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Glorious Excess (Dies): Mike Shinoda the Artist & MC, August 30, 2009

I went to the Japanese American National Museum tonight for Mike Shinoda's unveiling of his new exhibit called, "Glorious Excess (Dies)." It was a promotional event and Mike Shinoda was there to sign autographs and meet fans. The set up was pretty amazing to me, since admission was free and you had the option to buy something for him to sign, but could just opt out to take a free picture with the humble star. Usually events like these get you to pay for something somehow.

Linkin Park's Mike Shinoda on Dealing with Brutal Criticism & Fighting Tooth and Nail for Your Vision, August 28, 2009

Do you get defensive when your creative vision is criticized after days of painstaking work? So did Mike Shinoda, who isn’t just a super-successful musician but also an exciting artist. He was kind enough to talk exclusively to SUBvert about his own personal and sometimes painful experiences in the early days of Linkin Park. Read on to discover how you can use Mike’s hard-learned lessons to boost YOUR creative career…

Kokeshi craze hits exhibit in Little Tokyo at the JANM, August 24, 2009

No longer just a child's toy, the Japanese Kokeshi doll has claimed a new role among art toy enthusiasts. For illustrators and artists alike, the kokeshi doll is an object of beauty, perfect for transforming into modern art objects. Currently on display at the Japanese American National Museum are over 100 such examples of kokeshi doll forms, custom-made by over 100 international artists.

Kokeshi: From Folk Art to Art Toy
NBC4 News, August 6, 2009

NBC4 Reporter Cary Berglund interviews Japanese American National Museum curator Maria Kwong and artists Joji Okazaki, Nicole DeLeon and Edwin Ushio about the current exhibition, Kokeshi: From Folk Art to Art Toy. The feature show many of the hundreds of kokeshi on display. (2:29 in length)

Kokeshi: From Folk Art to Art Toy
Cool Hunting, July 21, 2009

The exhibit, "Kokeshi: From Folk Art to Art Toy" pays homage to traditional Japanese Kokeshi, brightly painted wooden dolls with no arms or legs, at the LATDA in collaboration with the Japanese American National Museum (JANM) in downtown Los Angeles. A giant crocheted doll by Emi Motokaw greets museum goers at the entrance, welcoming them into the three-part exhibit. The first part shows Itske and Anthony Stern's collection of traditional Kokeshi, followed by 11 contemporary artists' original takes on the Kokeshi in diverse media. For the third section entitled "Custom Kokeshi 2009," curator Christina Conway gave over 100 artists an identical blank Kokeshi form to create pieces of art.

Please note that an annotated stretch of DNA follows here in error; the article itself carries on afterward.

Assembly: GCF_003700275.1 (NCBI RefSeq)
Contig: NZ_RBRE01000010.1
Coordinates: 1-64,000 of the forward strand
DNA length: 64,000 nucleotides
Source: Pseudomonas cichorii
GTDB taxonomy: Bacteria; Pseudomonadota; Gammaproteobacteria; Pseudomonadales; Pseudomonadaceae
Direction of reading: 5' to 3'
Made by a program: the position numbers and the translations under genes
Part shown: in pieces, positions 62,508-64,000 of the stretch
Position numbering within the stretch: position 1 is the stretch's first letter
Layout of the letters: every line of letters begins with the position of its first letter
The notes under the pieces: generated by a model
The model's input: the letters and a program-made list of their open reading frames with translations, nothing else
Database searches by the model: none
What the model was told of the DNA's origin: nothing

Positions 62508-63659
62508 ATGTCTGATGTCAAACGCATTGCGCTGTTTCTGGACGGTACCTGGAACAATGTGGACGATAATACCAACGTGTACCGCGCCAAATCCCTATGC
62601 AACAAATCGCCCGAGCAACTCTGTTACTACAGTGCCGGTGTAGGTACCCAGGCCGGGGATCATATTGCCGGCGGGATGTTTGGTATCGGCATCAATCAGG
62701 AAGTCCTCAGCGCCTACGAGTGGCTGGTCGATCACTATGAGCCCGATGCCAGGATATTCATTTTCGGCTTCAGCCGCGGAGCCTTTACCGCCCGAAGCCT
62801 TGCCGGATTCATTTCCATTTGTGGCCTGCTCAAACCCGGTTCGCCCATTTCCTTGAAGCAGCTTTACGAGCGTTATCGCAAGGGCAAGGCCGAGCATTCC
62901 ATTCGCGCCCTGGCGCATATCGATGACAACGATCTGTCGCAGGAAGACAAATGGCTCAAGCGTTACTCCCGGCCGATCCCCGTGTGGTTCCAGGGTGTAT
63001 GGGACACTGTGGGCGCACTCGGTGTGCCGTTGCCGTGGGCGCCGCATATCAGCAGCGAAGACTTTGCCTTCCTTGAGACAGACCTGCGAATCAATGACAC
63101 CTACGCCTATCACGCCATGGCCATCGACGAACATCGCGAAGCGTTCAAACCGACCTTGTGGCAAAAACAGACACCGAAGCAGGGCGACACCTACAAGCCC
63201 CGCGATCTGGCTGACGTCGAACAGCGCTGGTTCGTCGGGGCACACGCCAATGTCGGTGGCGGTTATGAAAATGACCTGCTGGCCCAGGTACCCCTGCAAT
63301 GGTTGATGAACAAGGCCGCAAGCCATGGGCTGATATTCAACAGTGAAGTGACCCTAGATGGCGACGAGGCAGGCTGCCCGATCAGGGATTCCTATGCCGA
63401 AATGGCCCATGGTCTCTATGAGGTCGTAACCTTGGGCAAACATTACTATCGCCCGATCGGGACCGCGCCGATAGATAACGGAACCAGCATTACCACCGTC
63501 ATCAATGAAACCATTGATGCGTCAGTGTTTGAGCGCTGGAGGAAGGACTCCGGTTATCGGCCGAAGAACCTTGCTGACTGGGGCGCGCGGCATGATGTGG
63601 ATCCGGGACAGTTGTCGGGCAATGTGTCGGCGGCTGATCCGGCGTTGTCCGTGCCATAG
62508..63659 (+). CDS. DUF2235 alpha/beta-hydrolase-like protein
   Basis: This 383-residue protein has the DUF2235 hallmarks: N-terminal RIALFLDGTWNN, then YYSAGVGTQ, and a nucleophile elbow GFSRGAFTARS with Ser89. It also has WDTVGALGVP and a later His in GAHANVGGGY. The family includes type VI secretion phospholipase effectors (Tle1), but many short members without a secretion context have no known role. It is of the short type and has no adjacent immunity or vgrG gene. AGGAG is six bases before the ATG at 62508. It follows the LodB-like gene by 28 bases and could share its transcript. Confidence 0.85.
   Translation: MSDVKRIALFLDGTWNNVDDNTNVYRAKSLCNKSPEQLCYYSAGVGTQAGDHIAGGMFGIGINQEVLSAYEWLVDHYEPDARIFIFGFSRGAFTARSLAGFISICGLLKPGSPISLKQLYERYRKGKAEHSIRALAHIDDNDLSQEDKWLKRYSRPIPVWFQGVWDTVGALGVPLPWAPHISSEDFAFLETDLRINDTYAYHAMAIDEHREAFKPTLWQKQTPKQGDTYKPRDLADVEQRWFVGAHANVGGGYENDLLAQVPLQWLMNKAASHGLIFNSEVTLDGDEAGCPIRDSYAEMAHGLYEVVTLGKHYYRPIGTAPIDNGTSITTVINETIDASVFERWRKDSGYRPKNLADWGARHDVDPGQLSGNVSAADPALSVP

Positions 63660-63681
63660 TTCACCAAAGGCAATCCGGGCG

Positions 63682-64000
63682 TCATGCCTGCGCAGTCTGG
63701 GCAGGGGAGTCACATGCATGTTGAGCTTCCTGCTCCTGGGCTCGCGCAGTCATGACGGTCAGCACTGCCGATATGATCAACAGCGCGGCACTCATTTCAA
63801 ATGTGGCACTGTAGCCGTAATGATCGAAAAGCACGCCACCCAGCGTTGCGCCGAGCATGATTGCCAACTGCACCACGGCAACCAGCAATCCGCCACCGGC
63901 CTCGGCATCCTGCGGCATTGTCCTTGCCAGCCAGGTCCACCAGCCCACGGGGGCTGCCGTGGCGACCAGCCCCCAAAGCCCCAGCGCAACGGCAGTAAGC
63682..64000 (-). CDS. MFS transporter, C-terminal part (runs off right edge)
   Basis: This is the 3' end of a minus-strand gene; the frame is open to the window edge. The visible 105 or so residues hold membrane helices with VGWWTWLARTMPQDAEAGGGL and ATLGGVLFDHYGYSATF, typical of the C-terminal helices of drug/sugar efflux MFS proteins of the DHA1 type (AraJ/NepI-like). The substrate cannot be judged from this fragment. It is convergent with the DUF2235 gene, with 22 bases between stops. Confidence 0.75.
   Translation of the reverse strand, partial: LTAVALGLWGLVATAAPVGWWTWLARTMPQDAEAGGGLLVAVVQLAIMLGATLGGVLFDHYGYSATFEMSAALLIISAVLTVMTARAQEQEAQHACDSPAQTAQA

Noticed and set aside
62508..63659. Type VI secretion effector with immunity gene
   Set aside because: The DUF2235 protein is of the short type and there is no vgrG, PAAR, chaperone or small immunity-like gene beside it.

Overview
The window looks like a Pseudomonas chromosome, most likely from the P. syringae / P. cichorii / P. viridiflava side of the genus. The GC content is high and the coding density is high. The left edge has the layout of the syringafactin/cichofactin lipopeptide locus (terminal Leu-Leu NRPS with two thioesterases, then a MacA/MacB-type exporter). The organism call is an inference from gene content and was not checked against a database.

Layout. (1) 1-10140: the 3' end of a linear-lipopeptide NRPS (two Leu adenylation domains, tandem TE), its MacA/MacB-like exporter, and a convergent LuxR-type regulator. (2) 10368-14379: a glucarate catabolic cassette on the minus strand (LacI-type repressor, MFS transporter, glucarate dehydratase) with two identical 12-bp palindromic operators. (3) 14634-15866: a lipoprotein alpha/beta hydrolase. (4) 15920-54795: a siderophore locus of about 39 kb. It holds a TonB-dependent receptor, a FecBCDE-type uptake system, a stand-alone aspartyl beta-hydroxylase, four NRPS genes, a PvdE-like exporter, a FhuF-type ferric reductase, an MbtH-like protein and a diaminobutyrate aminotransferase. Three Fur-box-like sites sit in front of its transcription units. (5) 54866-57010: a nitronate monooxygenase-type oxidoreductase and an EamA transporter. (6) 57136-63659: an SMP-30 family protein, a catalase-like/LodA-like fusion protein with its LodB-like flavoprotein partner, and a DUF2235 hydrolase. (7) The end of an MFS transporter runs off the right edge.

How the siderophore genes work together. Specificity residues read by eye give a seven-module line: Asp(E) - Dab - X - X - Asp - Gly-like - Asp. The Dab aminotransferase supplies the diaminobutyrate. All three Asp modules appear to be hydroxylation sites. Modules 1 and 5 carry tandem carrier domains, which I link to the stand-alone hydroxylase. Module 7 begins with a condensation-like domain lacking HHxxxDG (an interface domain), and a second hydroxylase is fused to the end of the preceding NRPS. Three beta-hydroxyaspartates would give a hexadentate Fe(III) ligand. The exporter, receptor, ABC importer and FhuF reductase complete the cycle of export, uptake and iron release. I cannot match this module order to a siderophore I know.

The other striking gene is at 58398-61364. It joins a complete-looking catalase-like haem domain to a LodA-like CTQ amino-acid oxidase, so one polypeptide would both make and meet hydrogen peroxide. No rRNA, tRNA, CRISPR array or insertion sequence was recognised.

Cool Hunting asked Conway to tell us more about the world of customized toys, the artists and the surprises she found along the way.

Materials left by late artist provide look at Japanese-American experience
Riverside Press-Enterprise, July 14, 2009

Miné Okubo never forgot Riverside City College.

Okubo, best known for writing and illustrating Citizen 13660, the first account of life in World War II Japanese-American internment camps, was born in Riverside in 1912 and graduated from Poly High School and Riverside Junior College, as it was then known. The book, published in 1946, is still used at colleges today.

Kokeshi: From Folk Art to Art Toy Exhibition
Studio-Online, July 2, 2009

Kokeshi originated in the north of Japan in a region called Tohoku, and often were the toys of the children of farmers or souvenirs for visitors to nearby hot springs. Handmade out of wood, they traditionally were characterized by a slim trunk for a body and a larger round head. As a Japanese folk toy, kokeshi are believed by some to be charms that can help ward off dangers, especially fire. The wood of the mizuki tree is often used for kokeshi and mizuki literally translates as "water tree."

Preview: Kokeshi: From Folk Art to Art Toy @JANM (7.11)
Daily DuJour, June 24, 2009